When the Chinese banking industry became liberalized in December 2006, there was significant excitement however, there was also a marked significance among international banks to respond to the development. According to Alon (2003) the hesitance developed form previous experience with the Chinese government manipulation and control of the markets. Schwarz (2006), likened the situation to everyone wanting to get into the water with no one wanting to be the first to go in. Yet, there was a universal recognition of the potential of the market, particularly in non-commercial banking and finance that in volume alone could not be ignored (McKinsey Global Institute, 2006).
From its operations in 1998 when Citigroup Inc. was established in China, the objective was to be able to penetrate both the locally dominated commercial banking and the conservative personal banking industries (Conklin, 2002). With the former, the strategy was to challenge the existing players with services and access and with the latter, to support the growing consumer population of the country. However, Conklin also points out that the Citigroup had to adapt with changes in policies and to accommodate both economic and social development government agendas in the country. One of the main reasons for Citigroup’s success in China stems from its competency in developing countries and the extent of its existing operations. At the same time, it has been able to whether the political and cultural challenges of operating in China to the extent of instituting unique operating procedures specific to the country (Achhorner et al, 2006). Citigroup’s continued success in China depends not only in its ability to compete with other banks but more importantly in its ability to work with China’s local banks and financial institutions. Therefore, it is critical that Citigroup understand in the context of the changes in Chinese society and economics and use the insights to create partnerships with society, industries and the government.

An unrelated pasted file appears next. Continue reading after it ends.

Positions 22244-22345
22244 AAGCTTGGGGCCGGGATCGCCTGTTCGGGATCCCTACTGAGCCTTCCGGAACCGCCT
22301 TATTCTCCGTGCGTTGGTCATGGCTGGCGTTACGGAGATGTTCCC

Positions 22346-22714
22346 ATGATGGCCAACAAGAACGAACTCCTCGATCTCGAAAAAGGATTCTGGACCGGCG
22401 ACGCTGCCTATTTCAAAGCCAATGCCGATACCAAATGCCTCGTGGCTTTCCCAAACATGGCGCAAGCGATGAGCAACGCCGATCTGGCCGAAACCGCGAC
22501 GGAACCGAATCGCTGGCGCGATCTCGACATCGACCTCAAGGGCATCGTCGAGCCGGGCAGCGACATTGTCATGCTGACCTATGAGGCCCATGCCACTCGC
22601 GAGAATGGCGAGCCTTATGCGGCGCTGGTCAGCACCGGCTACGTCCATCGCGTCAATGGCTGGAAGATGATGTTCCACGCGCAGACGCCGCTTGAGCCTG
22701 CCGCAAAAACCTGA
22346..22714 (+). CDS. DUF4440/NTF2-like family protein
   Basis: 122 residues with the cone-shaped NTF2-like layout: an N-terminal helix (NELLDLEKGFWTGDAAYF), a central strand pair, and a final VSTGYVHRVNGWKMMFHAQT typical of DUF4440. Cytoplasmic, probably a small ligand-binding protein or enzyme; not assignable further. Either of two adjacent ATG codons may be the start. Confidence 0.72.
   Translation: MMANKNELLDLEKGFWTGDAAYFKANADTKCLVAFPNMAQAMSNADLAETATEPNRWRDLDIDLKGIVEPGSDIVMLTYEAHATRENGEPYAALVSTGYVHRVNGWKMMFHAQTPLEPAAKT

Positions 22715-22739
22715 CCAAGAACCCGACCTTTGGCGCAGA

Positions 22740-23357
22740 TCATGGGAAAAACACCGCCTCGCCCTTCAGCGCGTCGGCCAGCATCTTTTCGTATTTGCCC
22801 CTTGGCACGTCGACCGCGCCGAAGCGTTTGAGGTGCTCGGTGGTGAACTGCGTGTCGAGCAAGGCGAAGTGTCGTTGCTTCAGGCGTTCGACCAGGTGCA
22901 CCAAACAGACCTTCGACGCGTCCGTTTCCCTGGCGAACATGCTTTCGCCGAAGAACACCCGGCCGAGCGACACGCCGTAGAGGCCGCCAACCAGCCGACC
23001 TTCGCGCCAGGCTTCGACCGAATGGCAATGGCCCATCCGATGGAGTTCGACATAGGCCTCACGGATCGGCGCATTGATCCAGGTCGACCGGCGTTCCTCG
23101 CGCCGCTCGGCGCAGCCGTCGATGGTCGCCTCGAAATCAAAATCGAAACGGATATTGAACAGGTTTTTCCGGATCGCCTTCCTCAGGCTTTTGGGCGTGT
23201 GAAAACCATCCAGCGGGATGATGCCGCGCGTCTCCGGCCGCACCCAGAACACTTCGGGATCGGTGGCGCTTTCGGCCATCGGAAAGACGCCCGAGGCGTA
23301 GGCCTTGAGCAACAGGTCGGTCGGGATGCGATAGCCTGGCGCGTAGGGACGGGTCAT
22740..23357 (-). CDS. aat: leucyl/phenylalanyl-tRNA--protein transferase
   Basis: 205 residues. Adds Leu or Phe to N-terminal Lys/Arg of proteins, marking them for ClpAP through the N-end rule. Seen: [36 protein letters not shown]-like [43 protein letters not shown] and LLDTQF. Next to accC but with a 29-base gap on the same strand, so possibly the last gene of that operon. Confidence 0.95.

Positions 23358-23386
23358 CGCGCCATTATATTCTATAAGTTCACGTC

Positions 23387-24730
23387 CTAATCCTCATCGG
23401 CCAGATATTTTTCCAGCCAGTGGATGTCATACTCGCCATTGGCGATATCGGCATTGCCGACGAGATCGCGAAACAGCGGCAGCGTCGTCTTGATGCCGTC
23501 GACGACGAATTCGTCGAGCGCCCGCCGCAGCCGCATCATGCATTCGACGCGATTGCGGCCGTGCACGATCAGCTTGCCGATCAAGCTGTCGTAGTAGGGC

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Achhorner, Thomas, Chng, Johnson, Michaelis, Holger and Tang, Tjun (2006). Banking on China: Successful Strategies for Future Entrants. Boston, M. A.: Boston Consulting Group.
Alon, I. (2003). Chinese Economic Transition and International Marketing Strategy. New York: Greenwood Publishing
Conklin, David W. (2002). Citigroup in Post-WTO China. Ivey Publishing
McKinsey Global Institute (2004). China and India: The Race to Growth. McKinsey Quarterly. Available from <http://www.mckinseyquarterly.com/article_page.aspx.>
Schwarz, Brian. (2006). Great Banking Barrier: Proposed Regulations Could Hinder Foreign Expansion Into The Retail Banking Sector. Retrieved on August 5, 2007, from http://www.sinomedia.net/eurobiz/v200612/bank0612.html
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